Making the Business Case for Social Computing

One of the topics that I frequently discuss with customers and partners is social computing. Many companies recognize the need for social computing technologies within the enterprise but often struggle with mapping various technology options back to business needs. What follows below are some of the common requirements that I hear and some possible ways of addressing them with SharePoint and Office 2010. What do you think? Are you faced with these, or other, questions? If so, how do you respond?

Requirement: I want to be able to find people and expertise across the company and around the world.

Response: SharePoint people search, My Sites and user profiles are a great place to start. These include the ability to have data fed into SharePoint from external systems including Active Directory, PeopleSoft, SAP and other data sources -  as well enabling people to edit them within SharePoint.

Requirement: I want to encourage feedback on content contributed.

Response: SharePoint 2010 adds the ability to rate, tag (both taxonomy and folksonomy) and “like” any type of SharePoint content including blog posts, documents, wikis, videos and pages – basically anything that is stored in a SharePoint list.

Requirement: I want to have a collaborative work environment

Response: Office and SharePoint 2010 add coauthoring (simultaneous editing) in the Word, Excel, PowerPoint and OneNote applications. SharePoint blogs and wikis have also been significantly improved in 2010.

Requirement: I want to have an internal YouTube like experience.

Response: SharePoint 2010 ships with an out of the box web part for streaming videos via SharePoint. An example of this is Microsoft’s own Academy Mobile which was originally built on SharePoint 2007. Many of these capabilities (e.g. storing videos, streaming videos, rating and tagging) are now out of the box features in SharePoint 2010.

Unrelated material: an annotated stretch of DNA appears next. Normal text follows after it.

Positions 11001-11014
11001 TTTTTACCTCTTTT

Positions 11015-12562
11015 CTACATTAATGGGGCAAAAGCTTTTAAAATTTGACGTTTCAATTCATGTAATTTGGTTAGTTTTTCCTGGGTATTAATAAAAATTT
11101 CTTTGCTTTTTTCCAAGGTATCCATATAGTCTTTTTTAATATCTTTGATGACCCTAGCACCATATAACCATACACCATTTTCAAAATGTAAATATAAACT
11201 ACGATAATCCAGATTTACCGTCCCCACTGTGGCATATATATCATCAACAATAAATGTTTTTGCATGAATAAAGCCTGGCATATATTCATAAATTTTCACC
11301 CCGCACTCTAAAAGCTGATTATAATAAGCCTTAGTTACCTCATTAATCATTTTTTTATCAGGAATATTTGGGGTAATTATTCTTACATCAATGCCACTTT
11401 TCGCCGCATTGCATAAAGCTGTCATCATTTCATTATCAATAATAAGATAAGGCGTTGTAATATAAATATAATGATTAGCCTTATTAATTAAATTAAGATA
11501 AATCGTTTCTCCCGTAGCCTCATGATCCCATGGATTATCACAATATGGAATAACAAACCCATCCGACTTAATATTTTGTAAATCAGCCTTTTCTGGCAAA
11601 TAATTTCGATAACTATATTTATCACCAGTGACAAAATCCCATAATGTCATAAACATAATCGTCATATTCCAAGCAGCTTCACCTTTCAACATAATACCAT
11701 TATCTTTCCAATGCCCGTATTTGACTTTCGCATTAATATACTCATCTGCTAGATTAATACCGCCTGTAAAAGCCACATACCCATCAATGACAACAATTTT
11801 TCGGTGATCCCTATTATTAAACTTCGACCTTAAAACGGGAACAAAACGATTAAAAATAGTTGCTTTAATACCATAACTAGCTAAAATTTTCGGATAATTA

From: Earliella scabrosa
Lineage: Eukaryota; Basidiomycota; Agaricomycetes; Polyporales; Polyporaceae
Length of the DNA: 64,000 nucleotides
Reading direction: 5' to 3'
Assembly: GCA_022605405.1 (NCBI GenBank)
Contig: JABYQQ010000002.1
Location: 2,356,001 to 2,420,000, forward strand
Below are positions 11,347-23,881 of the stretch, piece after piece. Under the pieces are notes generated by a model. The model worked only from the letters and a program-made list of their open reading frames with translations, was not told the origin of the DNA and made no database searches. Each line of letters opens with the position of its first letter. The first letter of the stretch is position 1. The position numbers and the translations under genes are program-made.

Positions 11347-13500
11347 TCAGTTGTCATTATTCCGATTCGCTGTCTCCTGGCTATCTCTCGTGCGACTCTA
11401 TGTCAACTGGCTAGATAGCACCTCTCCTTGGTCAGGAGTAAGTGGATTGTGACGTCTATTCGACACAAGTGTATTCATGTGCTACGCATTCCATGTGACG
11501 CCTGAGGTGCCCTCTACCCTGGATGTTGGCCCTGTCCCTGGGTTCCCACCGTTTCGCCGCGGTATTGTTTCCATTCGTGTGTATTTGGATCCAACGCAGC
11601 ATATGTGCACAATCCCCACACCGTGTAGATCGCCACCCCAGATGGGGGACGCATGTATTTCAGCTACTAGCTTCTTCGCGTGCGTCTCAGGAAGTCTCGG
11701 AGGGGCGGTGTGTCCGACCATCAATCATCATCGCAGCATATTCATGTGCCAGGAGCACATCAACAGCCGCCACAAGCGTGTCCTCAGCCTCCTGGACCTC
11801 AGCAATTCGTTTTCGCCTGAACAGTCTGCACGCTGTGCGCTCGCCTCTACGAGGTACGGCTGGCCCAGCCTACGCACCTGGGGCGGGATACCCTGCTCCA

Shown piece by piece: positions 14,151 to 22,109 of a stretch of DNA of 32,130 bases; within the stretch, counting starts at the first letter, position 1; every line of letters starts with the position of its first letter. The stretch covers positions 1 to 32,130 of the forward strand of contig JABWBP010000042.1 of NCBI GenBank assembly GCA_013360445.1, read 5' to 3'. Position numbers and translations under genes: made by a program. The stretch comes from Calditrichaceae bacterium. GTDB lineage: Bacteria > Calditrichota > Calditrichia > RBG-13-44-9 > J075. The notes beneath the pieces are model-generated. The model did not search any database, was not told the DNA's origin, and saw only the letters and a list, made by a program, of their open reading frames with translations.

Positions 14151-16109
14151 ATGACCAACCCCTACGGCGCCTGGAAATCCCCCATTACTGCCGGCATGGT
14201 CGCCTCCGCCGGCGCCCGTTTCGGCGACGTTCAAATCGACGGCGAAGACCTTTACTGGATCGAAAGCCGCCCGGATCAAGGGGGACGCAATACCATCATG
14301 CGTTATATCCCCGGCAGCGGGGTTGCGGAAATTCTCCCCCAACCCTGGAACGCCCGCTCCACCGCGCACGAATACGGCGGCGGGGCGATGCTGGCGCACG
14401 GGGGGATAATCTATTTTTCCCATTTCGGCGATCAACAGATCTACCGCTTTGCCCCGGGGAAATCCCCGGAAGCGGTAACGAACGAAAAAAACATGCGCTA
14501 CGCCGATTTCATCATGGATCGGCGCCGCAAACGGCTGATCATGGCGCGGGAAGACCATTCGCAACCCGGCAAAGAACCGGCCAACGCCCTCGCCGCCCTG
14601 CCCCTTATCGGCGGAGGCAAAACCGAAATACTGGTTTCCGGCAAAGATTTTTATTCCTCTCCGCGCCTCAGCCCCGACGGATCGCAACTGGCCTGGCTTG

Requirement: I want to be kept up to date on certain topics and colleagues.

Response: SharePoint 2010 produces activity feeds so you can “follow” particular people and tags. For example, you can see when a colleague in SharePoint (similar to a Facebook friend or a LinkedIn connection) tags or rates new content. You can see when anyone tags content (internally or externally) with a topic you are interested. You can also see new status updates and when people post comments on a SharePoint note board. Outlook 2003, 2007 and 2010 also now have a social connector that allows you to see SharePoint 2010 activity feeds – as well as updates from Facebook, LinkedIn, MySpace or Windows Live – from within Outlook.

Requirement: I want this all to be secured and audited.

Response: Most companies don’t want their employees performing this collaboration on consumer tools like Facebook, LinkedIn, Windows Live, Twitter or MySpace. Unfortunately if your company does not provide collaboration tools like SharePoint, then your employees are left to use consumer grade tools that lack the ability to securely manage and audit content as well as to apply retention policies. Think about it: would you run your corporate email system on consumer mail systems such as Hotmail, Gmail, Yahoo, AOL, etc.? Probably not. So why not use an enterprise tool like SharePoint 2010 for social computing?

Here are some additional resources and events for you to check out:

  1. The Communities examples and case studies from the SharePoint team site.
  2. Attend some of the SharePoint Saturday and user group events which often include sessions related to social computing and provide opportunities to talk with other customers and partners and share experiences and best practices.
  3. If you are in the New England area, consider attending the NewsGator social computing event that I’ll be presenting at on February 16, 2011.